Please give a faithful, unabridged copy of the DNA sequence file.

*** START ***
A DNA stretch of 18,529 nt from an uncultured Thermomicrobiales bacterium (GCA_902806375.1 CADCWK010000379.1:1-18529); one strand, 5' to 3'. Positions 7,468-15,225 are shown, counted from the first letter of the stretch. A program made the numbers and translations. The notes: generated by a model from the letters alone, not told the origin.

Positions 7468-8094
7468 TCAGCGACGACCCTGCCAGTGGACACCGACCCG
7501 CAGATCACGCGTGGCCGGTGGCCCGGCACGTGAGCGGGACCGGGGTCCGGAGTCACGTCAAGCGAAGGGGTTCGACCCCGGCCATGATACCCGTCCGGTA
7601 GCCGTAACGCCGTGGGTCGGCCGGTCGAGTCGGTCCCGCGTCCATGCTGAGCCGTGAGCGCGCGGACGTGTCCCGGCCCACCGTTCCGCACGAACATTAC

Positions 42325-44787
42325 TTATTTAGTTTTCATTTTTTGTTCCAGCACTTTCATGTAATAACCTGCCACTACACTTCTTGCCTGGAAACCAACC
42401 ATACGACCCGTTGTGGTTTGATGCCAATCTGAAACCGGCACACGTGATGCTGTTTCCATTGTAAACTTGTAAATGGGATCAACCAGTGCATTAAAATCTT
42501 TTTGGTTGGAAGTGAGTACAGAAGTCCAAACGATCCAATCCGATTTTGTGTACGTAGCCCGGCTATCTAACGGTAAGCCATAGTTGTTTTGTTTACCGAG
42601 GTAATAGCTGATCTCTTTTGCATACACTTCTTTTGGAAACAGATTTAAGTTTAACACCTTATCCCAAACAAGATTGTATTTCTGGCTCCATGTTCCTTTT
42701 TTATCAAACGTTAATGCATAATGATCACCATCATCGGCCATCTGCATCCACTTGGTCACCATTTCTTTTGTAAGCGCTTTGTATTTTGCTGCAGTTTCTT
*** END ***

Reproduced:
A DNA stretch of 18,529 nt from an uncultured Thermomicrobiales bacterium (GCA_902806375.1 CADCWK010000379.1:1-18529); one strand, 5' to 3'. Positions 7,468-15,225 are shown, counted from the first letter of the stretch. A program made the numbers and translations. The notes: generated by a model from the letters alone, not told the origin.

Positions 7468-8094
7468 TCAGCGACGACCCTGCCAGTGGACACCGACCCG
7501 CAGATCACGCGTGGCCGGTGGCCCGGCACGTGAGCGGGACCGGGGTCCGGAGTCACGTCAAGCGAAGGGGTTCGACCCCGGCCATGATACCCGTCCGGTA
7601 GCCGTAACGCCGTGGGTCGGCCGGTCGAGTCGGTCCCGCGTCCATGCTGAGCCGTGAGCGCGCGGACGTGTCCCGGCCCACCGTTCCGCACGAACATTAC

Positions 42325-44787
42325 TTATTTAGTTTTCATTTTTTGTTCCAGCACTTTCATGTAATAACCTGCCACTACACTTCTTGCCTGGAAACCAACC
42401 ATACGACCCGTTGTGGTTTGATGCCAATCTGAAACCGGCACACGTGATGCTGTTTCCATTGTAAACTTGTAAATGGGATCAACCAGTGCATTAAAATCTT
42501 TTTGGTTGGAAGTGAGTACAGAAGTCCAAACGATCCAATCCGATTTTGTGTACGTAGCCCGGCTATCTAACGGTAAGCCATAGTTGTTTTGTTTACCGAG
42601 GTAATAGCTGATCTCTTTTGCATACACTTCTTTTGGAAACAGATTTAAGTTTAACACCTTATCCCAAACAAGATTGTATTTCTGGCTCCATGTTCCTTTT
42701 TTATCAAACGTTAATGCATAATGATCACCATCATCGGCCATCTGCATCCACTTGGTCACCATTTCTTTTGTAAGCGCTTTGTATTTTGCTGCAGTTTCTT